Tributes have been pouring in for a British climber killed in an avalanche in the French Alps yesterday.
Roger Payne, who's originally from Hammersmith, was killed alongside eight other people (including two Britons) as they climbed in the Mont Blanc range near Chamonix. They had been traversing Mont Maudit, which translates as "Cursed Mountain", when they were hit by a massive wall of snow. The two other Britons have been named as John Taylor and Steve Barber from York.
A mountain guide and former general secretary of the British Mountaineering Council, Mr Payne was an avalanche instructor who was well known in the world of climbing.
Dave Turnbull, the current chief executive of the BMC, said the mountaineering world was "shocked and saddened" by his tragic death.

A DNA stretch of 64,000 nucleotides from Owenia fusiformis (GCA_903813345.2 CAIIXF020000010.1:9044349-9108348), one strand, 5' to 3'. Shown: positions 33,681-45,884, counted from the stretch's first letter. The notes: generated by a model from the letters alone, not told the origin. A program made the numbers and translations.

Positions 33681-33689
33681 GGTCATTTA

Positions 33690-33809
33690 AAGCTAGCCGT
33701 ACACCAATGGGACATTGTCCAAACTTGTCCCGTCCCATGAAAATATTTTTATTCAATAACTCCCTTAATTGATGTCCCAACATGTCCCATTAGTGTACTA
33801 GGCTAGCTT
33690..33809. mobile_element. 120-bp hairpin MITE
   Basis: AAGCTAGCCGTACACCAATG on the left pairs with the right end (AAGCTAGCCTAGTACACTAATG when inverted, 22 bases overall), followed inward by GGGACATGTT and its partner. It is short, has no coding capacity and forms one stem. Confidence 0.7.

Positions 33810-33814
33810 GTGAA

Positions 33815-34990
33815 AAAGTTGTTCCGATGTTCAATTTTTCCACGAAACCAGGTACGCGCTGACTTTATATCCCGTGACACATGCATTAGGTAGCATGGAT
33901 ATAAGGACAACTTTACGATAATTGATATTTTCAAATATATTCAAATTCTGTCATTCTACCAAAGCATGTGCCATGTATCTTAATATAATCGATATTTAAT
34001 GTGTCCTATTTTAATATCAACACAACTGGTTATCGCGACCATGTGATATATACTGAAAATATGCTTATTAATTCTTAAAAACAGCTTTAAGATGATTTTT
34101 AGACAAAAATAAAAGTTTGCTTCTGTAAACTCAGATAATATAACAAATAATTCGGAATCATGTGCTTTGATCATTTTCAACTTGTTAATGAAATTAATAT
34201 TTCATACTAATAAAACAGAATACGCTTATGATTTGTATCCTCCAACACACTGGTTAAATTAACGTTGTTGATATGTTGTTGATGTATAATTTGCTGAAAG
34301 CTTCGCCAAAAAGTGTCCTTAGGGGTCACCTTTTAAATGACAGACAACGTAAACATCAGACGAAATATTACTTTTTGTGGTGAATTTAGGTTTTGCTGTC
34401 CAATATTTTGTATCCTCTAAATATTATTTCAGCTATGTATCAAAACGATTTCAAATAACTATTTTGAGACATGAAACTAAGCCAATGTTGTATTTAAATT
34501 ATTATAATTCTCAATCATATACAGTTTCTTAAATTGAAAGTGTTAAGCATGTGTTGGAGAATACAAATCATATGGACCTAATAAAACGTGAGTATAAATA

"Roger was one of the UK's most enthusiastic and respected climbers, with a track record of Alpine and Himalayan mountaineering stretching back to the 1980s," he added.
Kenton Cool, a leading Alpine climber who knew Mr Payne, described him as "one of the very best mountain guides" and said he was "stunned into a silence" after hearing the news.
He told the BBC: "Roger was a very cautious, incredibly experienced guide. This is going to send shockwaves through certainly the British guiding fraternity and the French one - a very close-knit French community in Chamonix."
The climbers had been part of a 28-strong group attempting the route to the top of Mont Blanc.
At around 5.20am, French authorities received reports that a "slab" avalanche had hit several groups of mountaineers who were roped together on the northern face of Mont Maudit.
A block of ice 16in (40cm) thick broke off and slid down the slope, creating a mass of snow that was 6ft (2m) deep and 328ft (100m) long.
Regional authorities believe it may have been triggered by a climber accidentally snapping off a slab of ice on the mountain.